The 1980s campaign urging kids to "just say no" to drugs wasn't as effective as previous generations hoped it would be. What's the best approach to teaching kids about the consequences of substance abuse?
Attitudes about drugs are evolving. Marijuana is now legal in some states. The United States is also in the grips of a worsening opioid addiction crisis. Opioids are now the leading cause of accidental death in the country, taking more young lives than car crashes.
About 1,200 students in the San Antonio area were involved in a controlled substance or drug related incident in the 2015-16 school term. A total of 22,850 incidents were self-reported to the Texas Education Agency by schools statewide in the same year.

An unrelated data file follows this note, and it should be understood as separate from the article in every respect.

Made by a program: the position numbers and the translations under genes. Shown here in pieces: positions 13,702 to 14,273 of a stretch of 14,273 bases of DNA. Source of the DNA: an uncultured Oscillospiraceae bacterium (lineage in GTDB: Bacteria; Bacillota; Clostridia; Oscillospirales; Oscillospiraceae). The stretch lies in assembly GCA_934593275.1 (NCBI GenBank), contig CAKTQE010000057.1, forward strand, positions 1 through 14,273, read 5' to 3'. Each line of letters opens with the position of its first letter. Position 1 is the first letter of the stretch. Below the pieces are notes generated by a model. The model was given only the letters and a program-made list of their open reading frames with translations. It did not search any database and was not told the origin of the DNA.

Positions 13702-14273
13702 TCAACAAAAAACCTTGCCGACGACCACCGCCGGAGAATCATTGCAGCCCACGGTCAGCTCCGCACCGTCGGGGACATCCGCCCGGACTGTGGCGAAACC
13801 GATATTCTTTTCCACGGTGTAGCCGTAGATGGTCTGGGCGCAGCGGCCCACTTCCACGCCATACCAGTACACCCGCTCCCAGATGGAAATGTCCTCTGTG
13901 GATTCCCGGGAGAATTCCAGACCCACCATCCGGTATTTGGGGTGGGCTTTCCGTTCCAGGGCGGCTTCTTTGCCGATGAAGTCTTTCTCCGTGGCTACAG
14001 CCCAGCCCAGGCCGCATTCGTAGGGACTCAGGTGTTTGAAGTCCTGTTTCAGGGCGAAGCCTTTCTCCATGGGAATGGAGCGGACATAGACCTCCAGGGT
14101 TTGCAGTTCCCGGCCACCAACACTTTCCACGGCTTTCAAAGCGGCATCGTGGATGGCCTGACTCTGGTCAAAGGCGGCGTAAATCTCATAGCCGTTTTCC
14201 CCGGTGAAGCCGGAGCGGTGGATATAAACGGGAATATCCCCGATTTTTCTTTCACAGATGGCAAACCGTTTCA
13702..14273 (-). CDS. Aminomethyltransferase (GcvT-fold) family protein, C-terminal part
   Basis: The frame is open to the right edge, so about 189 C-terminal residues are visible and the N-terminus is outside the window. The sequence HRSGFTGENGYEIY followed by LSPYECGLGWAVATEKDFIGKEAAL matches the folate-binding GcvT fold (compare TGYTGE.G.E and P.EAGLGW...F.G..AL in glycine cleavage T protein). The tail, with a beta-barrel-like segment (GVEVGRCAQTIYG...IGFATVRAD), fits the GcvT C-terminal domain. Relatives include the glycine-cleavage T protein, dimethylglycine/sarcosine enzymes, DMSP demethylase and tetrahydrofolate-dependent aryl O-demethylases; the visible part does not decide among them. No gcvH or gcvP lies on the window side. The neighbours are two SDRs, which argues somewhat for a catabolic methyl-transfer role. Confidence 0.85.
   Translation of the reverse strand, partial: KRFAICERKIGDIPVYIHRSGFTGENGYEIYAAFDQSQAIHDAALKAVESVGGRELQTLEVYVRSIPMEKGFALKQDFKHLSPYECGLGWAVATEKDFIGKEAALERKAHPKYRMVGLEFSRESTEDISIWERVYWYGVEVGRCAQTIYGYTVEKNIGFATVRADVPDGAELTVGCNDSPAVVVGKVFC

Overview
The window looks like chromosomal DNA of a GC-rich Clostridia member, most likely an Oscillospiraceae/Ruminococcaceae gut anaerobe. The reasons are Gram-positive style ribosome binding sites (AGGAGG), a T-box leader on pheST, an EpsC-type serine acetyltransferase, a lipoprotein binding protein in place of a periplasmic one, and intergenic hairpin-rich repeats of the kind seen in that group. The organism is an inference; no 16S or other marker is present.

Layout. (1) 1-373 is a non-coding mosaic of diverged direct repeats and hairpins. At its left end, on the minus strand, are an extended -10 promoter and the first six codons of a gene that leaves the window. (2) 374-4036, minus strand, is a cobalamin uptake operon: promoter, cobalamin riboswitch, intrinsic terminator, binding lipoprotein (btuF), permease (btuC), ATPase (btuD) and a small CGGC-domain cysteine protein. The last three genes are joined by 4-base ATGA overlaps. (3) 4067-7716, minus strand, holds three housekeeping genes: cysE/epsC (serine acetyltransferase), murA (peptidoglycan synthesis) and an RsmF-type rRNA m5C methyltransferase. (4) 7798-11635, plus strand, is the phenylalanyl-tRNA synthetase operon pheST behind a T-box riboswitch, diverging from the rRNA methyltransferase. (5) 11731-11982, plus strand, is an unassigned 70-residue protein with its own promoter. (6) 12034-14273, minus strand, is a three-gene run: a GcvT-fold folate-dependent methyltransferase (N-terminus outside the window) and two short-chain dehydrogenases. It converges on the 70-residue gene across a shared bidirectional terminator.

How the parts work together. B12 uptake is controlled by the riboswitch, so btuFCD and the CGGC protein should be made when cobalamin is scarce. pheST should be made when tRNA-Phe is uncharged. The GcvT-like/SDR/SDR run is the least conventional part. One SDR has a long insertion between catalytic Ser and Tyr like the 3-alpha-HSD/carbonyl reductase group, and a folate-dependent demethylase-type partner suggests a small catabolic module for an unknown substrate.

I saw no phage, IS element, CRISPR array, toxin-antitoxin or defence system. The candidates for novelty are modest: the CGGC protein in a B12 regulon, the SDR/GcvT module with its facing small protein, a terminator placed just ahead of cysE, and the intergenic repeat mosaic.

In this new school year, what messages are being sent to youth about substance abuse? How is local law enforcement trained to handle potentially problematic behavior by students in schools? How are public schools addressing drug education?
- Mary Almendarez, youth programs director at the San Antonio Council on Alcohol and Drug Abuse (SACADA)
- Steven Pliszka, M.D., chairman of the department of psychiatry at UT Health San Antonio
- Mark Busbee, director of the ADAPT (Alcohol and Drug Abuse Prevention Training) program
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